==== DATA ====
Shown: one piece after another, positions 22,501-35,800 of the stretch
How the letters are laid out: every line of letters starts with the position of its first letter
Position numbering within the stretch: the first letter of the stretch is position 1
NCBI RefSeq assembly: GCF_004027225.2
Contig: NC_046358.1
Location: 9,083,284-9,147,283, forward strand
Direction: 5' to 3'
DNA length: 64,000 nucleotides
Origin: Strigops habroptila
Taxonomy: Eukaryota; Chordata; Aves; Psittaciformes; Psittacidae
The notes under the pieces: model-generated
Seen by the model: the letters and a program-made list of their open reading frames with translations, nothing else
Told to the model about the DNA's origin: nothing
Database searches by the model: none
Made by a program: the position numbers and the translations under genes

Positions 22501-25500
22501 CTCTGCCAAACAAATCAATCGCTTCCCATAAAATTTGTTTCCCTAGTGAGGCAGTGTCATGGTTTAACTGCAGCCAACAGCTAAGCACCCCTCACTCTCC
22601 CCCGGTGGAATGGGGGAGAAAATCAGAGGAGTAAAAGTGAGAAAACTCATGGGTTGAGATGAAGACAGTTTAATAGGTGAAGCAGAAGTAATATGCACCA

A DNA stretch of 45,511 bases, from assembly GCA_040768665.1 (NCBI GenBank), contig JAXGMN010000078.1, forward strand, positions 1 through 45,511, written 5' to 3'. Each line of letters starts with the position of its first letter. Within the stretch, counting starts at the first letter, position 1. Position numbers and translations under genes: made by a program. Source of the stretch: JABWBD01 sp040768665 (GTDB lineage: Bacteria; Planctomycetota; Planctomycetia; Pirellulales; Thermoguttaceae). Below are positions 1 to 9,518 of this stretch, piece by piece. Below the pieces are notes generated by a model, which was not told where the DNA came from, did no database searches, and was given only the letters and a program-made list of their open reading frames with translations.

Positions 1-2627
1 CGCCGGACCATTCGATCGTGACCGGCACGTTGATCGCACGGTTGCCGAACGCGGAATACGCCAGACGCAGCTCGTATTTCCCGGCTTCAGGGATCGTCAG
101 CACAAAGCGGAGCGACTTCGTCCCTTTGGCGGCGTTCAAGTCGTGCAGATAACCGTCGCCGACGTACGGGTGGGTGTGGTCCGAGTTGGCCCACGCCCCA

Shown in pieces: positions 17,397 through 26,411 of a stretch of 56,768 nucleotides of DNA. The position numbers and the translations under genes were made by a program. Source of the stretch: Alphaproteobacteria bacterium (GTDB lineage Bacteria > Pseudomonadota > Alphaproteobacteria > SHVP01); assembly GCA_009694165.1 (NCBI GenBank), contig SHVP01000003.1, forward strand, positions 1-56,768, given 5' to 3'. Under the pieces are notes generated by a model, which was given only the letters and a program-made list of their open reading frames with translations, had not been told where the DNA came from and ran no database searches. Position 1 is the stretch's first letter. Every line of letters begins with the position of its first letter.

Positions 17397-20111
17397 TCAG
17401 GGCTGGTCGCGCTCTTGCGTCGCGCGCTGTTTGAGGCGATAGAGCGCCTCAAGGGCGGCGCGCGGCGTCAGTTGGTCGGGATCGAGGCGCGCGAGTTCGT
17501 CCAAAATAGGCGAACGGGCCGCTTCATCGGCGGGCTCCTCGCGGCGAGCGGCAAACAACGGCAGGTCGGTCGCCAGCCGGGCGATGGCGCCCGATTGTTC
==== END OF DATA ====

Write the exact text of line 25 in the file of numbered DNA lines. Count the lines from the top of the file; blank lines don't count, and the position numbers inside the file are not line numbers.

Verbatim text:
17397 TCAG